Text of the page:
However, it’s the easiest type of synopsis to write, in my opinion. It’s simply a list of each chapter number, and then a couple sentences describing what happens in the chapter.
Any significant spiritual or internal conflicts should be included, as well as major plot points, red herrings, symbolism, etc. The chapter-by-chapter synopsis will take the reader on a shortened version of the same ride you’ll give your novel reader, so include the dead ends and frustrations and obstacles that beset your characters.
Each major character should be named, and minor characters can also be named if they have a significant impact on the storyline. However, peripheral characters shouldn’t be named in a chapter-by-chapter synopsis.
I usually write a chapter-by-chapter synopsis first, then cut that down to a 1-2 page synopsis which I use for my proposals. Most proposals call for a short synopsis, 1-3 pages single-spaced.
I will sometimes include the chapter-by-chapter synopsis in my proposal in addition to the 1-2 page synopsis. I’ll usually stick the chapter-by-chapter synopsis at the end of the proposal, so that the editor/agent doesn’t have to read it if they don’t care to.
At the beginning, you can also give your short 1-2 sentences blurb about the book.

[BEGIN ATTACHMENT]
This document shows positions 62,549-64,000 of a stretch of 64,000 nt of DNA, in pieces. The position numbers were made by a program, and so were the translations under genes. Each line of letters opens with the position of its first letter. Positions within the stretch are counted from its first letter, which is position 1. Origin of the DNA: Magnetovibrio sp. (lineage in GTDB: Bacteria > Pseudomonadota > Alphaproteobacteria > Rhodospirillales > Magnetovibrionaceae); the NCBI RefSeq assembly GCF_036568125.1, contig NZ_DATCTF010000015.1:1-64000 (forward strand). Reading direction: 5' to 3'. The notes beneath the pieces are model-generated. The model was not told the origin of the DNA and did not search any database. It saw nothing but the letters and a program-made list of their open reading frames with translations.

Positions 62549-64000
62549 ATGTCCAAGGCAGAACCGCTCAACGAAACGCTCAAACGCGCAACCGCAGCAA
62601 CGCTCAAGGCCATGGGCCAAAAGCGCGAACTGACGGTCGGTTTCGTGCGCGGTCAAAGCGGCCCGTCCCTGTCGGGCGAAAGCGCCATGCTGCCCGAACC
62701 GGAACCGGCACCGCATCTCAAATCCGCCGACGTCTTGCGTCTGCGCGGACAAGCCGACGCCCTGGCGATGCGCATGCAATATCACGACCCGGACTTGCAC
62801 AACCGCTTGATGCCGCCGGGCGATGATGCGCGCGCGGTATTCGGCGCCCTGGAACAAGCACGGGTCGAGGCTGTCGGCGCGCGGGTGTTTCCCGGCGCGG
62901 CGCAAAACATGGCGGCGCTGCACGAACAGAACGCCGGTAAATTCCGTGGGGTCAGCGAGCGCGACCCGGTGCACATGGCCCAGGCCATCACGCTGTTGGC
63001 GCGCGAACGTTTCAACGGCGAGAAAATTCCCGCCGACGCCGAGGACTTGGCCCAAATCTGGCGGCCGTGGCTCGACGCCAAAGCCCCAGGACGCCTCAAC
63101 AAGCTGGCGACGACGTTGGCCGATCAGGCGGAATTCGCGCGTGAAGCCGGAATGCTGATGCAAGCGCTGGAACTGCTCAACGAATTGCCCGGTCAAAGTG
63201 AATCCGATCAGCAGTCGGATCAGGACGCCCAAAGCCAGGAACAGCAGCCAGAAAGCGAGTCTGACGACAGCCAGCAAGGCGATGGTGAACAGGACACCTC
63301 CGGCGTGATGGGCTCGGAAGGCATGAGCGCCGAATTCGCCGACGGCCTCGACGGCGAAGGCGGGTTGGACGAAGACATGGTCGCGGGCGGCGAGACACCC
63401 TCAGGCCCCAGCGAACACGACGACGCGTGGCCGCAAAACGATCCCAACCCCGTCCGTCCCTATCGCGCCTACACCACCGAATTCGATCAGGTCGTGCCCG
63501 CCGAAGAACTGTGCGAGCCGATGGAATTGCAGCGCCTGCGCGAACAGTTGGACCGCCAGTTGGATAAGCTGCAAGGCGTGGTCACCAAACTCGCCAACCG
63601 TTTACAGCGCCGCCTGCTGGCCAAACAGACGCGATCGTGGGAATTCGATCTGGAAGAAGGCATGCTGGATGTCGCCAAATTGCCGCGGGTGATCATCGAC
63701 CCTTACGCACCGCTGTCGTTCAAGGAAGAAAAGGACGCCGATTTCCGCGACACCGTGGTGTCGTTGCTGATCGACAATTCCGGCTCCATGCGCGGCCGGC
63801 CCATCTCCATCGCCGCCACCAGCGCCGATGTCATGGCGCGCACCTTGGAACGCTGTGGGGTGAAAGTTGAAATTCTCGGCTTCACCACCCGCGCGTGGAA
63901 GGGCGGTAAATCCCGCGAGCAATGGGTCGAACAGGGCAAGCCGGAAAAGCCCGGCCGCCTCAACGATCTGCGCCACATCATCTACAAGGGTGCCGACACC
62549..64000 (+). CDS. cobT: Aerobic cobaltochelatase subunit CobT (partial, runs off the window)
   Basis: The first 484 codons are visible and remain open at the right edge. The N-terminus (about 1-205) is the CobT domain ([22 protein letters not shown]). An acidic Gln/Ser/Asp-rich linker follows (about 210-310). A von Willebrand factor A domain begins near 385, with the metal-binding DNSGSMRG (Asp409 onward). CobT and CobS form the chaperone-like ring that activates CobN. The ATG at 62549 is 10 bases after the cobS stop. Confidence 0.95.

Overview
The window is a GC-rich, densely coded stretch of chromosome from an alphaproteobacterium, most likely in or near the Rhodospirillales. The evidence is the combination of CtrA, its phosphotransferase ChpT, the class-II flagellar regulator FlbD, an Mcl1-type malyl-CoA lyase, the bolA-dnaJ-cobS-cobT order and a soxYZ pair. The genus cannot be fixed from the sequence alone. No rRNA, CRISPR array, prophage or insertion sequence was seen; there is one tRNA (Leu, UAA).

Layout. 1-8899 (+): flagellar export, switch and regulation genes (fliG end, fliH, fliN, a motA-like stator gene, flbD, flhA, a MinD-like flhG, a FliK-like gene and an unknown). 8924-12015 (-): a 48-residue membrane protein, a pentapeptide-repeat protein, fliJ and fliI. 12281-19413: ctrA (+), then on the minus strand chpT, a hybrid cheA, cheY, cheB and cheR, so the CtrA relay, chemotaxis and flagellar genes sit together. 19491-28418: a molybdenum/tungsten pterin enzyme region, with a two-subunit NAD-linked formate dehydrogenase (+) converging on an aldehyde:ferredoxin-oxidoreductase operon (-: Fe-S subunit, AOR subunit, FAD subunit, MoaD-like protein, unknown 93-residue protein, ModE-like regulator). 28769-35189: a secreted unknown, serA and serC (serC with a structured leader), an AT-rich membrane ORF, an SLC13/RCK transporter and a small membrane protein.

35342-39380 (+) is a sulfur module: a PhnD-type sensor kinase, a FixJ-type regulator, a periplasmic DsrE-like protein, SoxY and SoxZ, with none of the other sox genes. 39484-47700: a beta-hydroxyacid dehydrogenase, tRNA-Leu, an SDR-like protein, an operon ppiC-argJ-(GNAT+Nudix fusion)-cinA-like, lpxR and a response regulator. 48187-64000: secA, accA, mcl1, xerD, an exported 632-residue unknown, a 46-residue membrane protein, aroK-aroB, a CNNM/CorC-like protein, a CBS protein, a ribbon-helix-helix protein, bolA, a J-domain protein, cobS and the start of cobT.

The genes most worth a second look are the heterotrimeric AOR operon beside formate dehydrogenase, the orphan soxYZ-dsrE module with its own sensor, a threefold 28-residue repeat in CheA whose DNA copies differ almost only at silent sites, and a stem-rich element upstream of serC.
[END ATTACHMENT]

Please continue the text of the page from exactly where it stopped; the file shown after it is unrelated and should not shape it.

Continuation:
Here’s an example from my suspense manuscript (unpublished):
Erika, trained in Chinese martial arts, inherits a huge sum of money that her late aunt had promised to a shady biotech company. But can she expose the illegal cloning operation before they kill her?
Physical Therapist Erika Fong is driven to a bruising kickboxing bout when she feels relief rather than guilt at the news her hated Aunt Alice is dead. Arriving late for the funeral, she feels uncomfortable in the gold-encrusted Buddhist sanctuary, not because she is a Christian but because of the numerous symbols of death. At the funeral reception, she spies a handsome man she’s never seen before. Then her aunt’s lawyer floors her with the news that Alice left her one hundred million dollars.
Erika experiences shock-induced abdomen cramps and avoids questions from her sisters: police officer Lena with her tendency to “clean up” after everyone, and biologist Miriya, at odds with Erika over embryonic stem cell research. Erika struggles over the issue when faced with their uncle, suffering from Alzheimer’s. Erika discovers that her aunt’s business papers and an heirloom Bible are missing. Then she finds evidence in the bedroom that Alice was murdered.
Camy here: The nice thing about a chapter-by-chapter synopsis is that you can still include snippets of your writer’s voice in certain phrases or word choices or sentence rhythms.
Cutting down a chapter-by-chapter synopsis is relatively easy if you can dissociate yourself from your story enough. I’ll be going into how to cut down a synopsis in the next few weeks.
Camy Tang lives in San Jose, California. She previously worked in biology research, and she is a staff worker for her church youth group. She runs the Story Sensei critique service, and her Asian chick-lit novel will be released in September 2007.
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